MORE THAN MY CHAIR: 17-year-old Lachlan Coghlan and his mother Tanya. Lachlan is hoping to prove to others it's not shameful to be in a wheelchair.
MORE THAN MY CHAIR: 17-year-old Lachlan Coghlan and his mother Tanya. Lachlan is hoping to prove to others it's not shameful to be in a wheelchair. Nicole Zurcas

Warwick teenager proves there's no shame in disability

FOUR years ago getting up to dance wouldn't have crossed Lachlan Coghlan's mind.

After a brain tumour the size of a tennis ball ruptured it left Lachlan with severe impairments, making joining a dance troupe an extraordinary accomplishment for the teenager.

Today Lachlan performed with 20 of his classmates from the Warwick State High School Special Education Unit at the Disability Action Week Expo at WIRAC.

With limited dance experience Lachlan got up and showed off his moves.

"It was a little bit embarrassing but I also had heaps of fun," Lachlan said.

"It means a lot to be given the opportunity to be like the mainstream kids."

The students twirled to the likes of Ed Sheeran and performed the classic, Time Warp.

Rehearsing for eight weeks, special education teacher, Deb Follett said the students had learnt wonders.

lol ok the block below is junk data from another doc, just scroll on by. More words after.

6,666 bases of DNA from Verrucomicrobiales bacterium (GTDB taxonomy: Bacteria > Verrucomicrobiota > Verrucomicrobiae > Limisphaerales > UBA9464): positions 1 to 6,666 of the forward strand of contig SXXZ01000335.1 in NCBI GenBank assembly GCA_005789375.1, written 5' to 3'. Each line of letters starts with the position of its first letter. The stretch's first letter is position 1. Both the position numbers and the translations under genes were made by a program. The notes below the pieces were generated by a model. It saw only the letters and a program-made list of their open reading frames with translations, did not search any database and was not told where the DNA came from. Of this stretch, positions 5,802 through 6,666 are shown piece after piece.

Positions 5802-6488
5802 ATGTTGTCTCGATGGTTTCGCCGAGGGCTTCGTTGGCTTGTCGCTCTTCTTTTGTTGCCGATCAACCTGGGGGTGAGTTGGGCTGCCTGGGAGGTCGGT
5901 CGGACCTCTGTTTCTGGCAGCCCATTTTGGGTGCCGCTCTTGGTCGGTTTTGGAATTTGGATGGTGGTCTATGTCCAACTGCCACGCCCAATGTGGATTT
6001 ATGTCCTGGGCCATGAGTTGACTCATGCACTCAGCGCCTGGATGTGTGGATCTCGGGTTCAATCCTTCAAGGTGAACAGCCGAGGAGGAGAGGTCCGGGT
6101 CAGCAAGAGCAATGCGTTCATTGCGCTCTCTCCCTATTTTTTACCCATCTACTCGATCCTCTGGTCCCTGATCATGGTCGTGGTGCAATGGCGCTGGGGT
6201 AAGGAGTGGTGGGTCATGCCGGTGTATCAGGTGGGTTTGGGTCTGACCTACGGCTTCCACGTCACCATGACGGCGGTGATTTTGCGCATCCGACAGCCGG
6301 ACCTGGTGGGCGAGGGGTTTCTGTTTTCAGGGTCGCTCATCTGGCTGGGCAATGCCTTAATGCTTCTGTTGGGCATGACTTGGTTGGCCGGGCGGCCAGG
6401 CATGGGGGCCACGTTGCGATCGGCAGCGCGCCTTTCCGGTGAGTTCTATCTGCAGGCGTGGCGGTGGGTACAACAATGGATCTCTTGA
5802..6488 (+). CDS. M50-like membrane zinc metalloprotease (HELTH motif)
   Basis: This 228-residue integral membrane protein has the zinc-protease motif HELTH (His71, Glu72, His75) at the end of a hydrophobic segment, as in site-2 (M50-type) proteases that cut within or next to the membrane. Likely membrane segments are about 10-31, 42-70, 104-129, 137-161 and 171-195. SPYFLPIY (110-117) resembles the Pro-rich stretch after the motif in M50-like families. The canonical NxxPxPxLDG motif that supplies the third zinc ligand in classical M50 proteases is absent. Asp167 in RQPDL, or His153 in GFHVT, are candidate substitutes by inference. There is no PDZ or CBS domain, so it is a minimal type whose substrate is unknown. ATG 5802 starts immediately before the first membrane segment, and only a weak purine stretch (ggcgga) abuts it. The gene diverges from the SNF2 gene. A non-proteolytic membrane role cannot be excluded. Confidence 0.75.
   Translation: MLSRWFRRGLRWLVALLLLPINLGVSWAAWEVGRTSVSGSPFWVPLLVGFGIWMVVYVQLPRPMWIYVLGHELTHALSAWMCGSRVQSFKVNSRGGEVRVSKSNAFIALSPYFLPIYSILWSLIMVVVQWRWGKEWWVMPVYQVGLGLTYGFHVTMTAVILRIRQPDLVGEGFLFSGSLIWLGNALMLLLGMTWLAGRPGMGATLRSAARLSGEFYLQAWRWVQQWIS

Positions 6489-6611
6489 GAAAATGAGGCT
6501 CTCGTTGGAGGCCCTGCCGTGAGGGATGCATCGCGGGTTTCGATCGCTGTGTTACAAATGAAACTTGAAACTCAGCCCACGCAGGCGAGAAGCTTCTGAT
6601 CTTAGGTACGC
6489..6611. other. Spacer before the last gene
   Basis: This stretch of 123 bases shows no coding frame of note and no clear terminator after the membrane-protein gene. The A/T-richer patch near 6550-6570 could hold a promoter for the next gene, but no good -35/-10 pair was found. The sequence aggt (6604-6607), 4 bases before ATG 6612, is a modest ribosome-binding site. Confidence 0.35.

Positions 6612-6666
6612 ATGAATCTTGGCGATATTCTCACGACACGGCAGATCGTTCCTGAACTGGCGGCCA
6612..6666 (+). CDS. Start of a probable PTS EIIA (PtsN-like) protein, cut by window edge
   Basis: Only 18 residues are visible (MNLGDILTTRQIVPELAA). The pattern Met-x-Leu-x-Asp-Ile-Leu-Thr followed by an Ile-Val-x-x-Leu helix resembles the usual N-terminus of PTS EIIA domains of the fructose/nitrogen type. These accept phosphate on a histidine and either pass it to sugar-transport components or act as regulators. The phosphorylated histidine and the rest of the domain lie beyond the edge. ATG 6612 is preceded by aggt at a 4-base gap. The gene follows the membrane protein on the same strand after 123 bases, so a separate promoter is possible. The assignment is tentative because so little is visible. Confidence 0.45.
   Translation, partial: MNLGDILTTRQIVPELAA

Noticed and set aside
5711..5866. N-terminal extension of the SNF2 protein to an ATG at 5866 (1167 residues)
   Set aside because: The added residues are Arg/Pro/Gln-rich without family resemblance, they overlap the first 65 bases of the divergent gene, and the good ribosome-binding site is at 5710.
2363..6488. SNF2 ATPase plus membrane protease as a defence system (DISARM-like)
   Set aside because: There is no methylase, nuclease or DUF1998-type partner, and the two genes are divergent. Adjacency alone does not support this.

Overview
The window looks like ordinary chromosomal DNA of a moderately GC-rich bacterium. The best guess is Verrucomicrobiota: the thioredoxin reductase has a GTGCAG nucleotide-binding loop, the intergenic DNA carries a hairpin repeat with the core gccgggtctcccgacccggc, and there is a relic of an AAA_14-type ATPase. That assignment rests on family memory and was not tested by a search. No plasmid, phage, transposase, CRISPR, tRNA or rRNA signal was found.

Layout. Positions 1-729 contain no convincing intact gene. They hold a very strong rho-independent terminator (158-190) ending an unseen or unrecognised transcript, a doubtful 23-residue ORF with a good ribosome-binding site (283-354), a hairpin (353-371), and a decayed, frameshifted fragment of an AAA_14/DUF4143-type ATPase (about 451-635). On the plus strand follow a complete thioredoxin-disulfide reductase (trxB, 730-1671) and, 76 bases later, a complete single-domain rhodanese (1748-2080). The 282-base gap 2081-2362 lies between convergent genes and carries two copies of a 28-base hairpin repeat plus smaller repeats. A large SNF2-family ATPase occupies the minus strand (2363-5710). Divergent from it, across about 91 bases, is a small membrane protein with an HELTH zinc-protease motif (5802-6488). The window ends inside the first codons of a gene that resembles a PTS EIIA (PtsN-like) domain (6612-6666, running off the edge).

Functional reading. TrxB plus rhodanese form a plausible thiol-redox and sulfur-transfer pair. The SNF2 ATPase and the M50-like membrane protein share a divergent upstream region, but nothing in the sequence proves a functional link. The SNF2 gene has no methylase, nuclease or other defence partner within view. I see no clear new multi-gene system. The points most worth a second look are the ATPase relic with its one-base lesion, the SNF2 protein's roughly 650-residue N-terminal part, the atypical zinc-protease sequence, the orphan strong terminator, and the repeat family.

"For a lot of these students partner dancing is a huge accomplishment," Mrs Follett said.

Not only was the expo a good opportunity to catch up with past students, Mrs Follett said it would help them with their future goals.

"Today is so important for the children to build pathways for when they leave school," she said.

"To know what services are out there to help them achieve their goals."

For Lachlan it's about learning there's more to life than his wheelchair.

"I've learnt it's not shameful to get up and have a go when you have a disability," he said.

"I'm very determined to walk and to have a career working with animals."

Disability Action Week will be celebrated across the Southern Downs until September 22.

To see the full calendar of events visit the council website.